Ryan and his partner, Detective Cassie Maddox, try to unravel the mystery of the murdered young girl, in the same woods. Her body is found at the site of an archaeological dig being conducted before a highway is to be built. The dead girl's father is the head of a local group of citizens who are trying to block the building of the highway.

This book is really well-written, allowing you into the mind of Detective Ryan, as well as giving you an idea of life in Ireland in the later part of the 20th century. The characters are interesting, flawed, determined, and at times herioc. The mystery of the girl's death leads to a series of revelations about members of her family, and certain deals being made by members of the government.

I really don't want to say much more about the book, not just because the story deserves to be read as it actually unfolds, but because there are a lot of things happening simultaneously with several characters that would be difficult to describe in a review such as this.

I would highly recommend this book - it's a great read!

*The Girl Next Door, by Elizabeth Noble.  Le sigh. I am pretty sure I lost some brain cells reading this one. Not that it was bad, but it was just not worth the time. I can imagine people would like it if they enjoy a lot of "chick-lit." I can only take so much, personally.

The story is about the lives of residents in a New York City co-op, and how their lives intertwine over a period of time. Some characters were more interesting than others, some more likable. But really, for the most part, their problems were cliches, and with one exception fall into the category of things that my sister calls "White Man's Troubles."

I grabbed this to read one day when I needed something at the last minute, and at a certain point, I had read more than half of it, so I figured I would finish it. I can't really say I liked it, but at the same time, it's not one of those that I disliked so much, it made me angry at myself for having read the whole thing.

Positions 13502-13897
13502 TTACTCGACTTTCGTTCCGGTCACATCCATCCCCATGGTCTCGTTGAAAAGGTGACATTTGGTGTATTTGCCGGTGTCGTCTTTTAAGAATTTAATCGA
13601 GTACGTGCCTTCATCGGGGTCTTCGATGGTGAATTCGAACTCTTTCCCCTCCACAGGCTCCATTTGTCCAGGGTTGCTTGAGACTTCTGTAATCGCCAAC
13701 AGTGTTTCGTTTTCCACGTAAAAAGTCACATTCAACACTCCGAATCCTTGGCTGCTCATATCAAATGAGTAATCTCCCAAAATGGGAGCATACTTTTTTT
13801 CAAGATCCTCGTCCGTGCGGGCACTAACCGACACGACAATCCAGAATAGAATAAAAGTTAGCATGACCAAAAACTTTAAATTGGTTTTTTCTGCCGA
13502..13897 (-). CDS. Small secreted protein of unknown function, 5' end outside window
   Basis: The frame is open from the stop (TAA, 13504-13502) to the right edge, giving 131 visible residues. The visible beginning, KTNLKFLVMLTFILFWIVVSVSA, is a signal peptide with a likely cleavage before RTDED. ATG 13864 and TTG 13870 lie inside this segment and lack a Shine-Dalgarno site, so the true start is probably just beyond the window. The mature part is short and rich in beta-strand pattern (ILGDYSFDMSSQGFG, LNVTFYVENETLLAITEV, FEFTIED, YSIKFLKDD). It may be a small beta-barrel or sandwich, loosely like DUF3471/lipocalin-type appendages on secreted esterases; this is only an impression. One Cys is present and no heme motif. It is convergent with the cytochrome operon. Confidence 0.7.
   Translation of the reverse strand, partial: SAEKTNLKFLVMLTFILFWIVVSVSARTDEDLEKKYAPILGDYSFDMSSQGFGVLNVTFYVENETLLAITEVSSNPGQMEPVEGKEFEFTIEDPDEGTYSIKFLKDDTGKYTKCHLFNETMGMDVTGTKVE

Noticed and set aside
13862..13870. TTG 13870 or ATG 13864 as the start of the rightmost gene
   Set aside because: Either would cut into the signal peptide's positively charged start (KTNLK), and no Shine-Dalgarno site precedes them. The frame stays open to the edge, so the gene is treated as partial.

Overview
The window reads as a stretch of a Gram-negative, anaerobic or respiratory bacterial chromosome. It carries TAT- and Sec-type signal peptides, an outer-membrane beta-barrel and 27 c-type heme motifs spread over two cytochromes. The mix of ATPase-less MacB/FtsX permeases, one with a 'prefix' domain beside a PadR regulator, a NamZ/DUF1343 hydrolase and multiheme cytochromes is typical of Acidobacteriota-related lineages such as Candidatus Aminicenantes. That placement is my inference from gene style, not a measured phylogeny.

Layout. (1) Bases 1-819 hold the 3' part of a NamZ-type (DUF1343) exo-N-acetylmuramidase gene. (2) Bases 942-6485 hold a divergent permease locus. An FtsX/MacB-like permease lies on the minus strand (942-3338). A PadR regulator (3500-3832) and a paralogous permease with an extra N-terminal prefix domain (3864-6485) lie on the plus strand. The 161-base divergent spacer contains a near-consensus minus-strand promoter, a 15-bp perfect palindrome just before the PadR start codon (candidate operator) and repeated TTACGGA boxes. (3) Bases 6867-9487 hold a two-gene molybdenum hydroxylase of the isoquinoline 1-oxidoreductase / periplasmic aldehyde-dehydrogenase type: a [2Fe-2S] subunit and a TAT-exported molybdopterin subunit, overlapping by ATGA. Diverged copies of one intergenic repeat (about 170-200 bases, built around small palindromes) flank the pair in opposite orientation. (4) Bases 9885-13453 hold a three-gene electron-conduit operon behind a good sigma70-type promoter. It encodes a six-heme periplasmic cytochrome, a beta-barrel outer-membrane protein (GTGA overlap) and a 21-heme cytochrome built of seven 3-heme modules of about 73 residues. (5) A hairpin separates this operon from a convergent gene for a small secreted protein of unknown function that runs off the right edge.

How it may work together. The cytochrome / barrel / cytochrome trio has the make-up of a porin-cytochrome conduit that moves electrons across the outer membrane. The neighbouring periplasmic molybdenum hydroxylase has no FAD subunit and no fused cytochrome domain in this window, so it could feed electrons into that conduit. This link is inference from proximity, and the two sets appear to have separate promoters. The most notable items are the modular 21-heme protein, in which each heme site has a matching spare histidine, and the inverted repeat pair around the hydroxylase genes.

For me, it falls into the category of "didn't really care."   (Advance Readers' Edition)

The Children, by Edith Wharton.  I was surprised when I saw this book on the shelf at the library, because I wasn't even aware it existed! But being a fan of Edith Wharton, I thought it was worth a try.

The story involves a civil engineer, Martin Boyne, who is aboard a ship on his way to visit Mrs. Rose Sellars, who has taken a summer home in the Dolomites. They are old acquaintances, and Mrs. Sellars' husband had recently died. Martin travels to her both to cheer her up, and because he feels that it would now be OK for him to confess his true feelings for her.

On board the ship, he becomes aware that the Wheater family will also be traveling. He realizes that Cliffe and Joyce Wheater, the parents, are people he knew back in his college days at Harvard. Long before he reunites with them, he has encounters with some of their children, and is both enchanted by them and puzzled about their histories.

The eldest daughter, Judith, confesses to Boyne that her parents have been marrying and divorcing and remarrying in the years since they knew him, and that the children are a mishmash of biological children, half-sisters and brothers, and stepchildren. The parents do a lot of traveling, and so do the children - though not necessarily together! The children, it turns out, are shipped back and forth to wherever their parents are staying. Judith has decided that she will do her best to keep the children together by the time she meets Martin Boyne.